The Camera Man / Lee Industries / Spartus Corp., 711-15 W. Lake St., Chicago, IL
The Made-In-Chicago Museum has collected, so far, 17 bakelite minicams, all produced by the same Chicago manufacturer in the 1940s, but sold under roughly forty-two gazillion different brand AND manufacturer names. You can read the entire, quite fascinating story of Jack Galter and his budget goods empire on our main Spartus Camera Corp. page.
This particular “candid type camera” (they had to say “type” because it wasn’t legally classifiable as a real candid camera) was called the Champion, and while our artifact labels the manufacturer as “The Camera Man,” the same camera was also produced under the banner of Lee Industries. In fact, another one of the cameras in the museum collection, the Leecrest by Lee Industries, featured the exact same mold as the Champion. All of these names were loosely, if not directly, tied in with the Spartus Camera Corp. and its tangled web of cheap wartime cameras.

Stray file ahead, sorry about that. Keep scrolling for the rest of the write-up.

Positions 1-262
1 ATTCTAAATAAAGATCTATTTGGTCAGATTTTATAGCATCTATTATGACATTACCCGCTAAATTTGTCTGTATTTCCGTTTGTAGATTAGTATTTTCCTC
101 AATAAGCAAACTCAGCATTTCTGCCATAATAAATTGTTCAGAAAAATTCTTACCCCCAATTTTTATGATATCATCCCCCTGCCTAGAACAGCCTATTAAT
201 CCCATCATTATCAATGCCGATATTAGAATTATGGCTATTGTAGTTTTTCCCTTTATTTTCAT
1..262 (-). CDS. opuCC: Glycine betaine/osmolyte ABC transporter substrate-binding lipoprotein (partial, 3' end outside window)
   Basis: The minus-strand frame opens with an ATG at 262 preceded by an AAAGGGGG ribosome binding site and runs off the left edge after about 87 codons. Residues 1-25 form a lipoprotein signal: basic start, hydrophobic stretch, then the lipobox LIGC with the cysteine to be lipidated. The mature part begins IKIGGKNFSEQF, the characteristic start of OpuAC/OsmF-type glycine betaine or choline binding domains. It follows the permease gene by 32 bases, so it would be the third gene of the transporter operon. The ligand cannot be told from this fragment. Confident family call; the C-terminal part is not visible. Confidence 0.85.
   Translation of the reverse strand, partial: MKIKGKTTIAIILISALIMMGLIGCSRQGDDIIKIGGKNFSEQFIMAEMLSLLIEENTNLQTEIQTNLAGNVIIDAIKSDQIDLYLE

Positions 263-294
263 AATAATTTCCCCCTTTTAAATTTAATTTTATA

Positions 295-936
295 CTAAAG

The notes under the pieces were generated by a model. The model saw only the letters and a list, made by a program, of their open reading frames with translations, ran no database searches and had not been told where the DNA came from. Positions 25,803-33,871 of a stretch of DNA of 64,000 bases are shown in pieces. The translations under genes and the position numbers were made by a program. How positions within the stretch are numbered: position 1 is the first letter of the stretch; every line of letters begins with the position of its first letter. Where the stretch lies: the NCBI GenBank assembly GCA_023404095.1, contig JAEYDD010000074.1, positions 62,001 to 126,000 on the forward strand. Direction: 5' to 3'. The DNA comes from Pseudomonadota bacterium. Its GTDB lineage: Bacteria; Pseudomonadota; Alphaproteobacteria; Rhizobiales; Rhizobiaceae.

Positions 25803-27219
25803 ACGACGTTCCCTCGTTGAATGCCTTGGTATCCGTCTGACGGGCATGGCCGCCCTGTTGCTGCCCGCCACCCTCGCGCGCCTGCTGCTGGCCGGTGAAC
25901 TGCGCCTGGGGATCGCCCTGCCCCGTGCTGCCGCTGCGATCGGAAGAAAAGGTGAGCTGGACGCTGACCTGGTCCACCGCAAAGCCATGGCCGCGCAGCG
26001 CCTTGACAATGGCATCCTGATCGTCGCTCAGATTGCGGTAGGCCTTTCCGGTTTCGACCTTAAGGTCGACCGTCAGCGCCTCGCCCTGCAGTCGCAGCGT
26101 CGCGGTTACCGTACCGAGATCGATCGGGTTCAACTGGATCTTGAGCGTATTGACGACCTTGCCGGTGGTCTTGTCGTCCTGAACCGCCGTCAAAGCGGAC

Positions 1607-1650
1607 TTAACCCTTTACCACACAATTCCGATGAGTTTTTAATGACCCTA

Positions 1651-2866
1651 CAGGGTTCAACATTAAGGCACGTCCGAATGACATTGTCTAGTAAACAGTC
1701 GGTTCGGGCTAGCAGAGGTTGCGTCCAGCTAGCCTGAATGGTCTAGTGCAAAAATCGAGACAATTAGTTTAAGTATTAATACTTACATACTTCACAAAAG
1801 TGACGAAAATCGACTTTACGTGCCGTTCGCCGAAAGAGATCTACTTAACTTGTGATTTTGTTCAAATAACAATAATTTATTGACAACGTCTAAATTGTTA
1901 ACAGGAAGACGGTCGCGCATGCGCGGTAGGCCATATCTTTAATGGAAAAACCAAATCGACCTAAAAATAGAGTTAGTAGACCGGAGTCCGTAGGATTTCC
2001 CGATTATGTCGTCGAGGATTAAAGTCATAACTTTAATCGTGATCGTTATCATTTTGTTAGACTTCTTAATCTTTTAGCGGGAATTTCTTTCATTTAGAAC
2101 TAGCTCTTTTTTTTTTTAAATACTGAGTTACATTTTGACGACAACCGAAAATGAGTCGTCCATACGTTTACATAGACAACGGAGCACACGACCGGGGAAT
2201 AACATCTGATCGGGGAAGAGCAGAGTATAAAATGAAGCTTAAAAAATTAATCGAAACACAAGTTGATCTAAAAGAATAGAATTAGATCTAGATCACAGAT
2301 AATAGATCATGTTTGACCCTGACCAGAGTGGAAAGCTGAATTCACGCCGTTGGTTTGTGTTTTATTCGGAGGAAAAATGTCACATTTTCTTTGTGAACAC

The ad below is for a New York camera dealer and features the Champion with no attribution of a manufacturer at all. Par for the course, friends. Nobody has ever totally figured this stuff out.
The Champion is one of many “Chicago Cluster” cameras in our museum collection:
Archived Reader Comments:
“While the Champion is obviously tied in to the Spartus web, “The Camera Man” was actually one Henry J. Handelsman Jr. I have confirmed this via my own “Chicago Cluster” collection, with documentation listing 14 West Lake Street as being “The Camera Man Building”, and 139 North Clark Street as being “Handelsman Inc.”. Additionally, the there was a Federal Trade Commission complaint against Mr. Handelsman (quite lengthy) which asserts that claims of fast lenses, quality workmanship, etc etc were false (complaint 1945, decision 1951). Finally, to add more craziness, I have a photo of a shipping box, sent from The Camera Man in 1942, which contained a Dick Tracy camera! I can provide links/photos if you like.” —John Kratz, 2018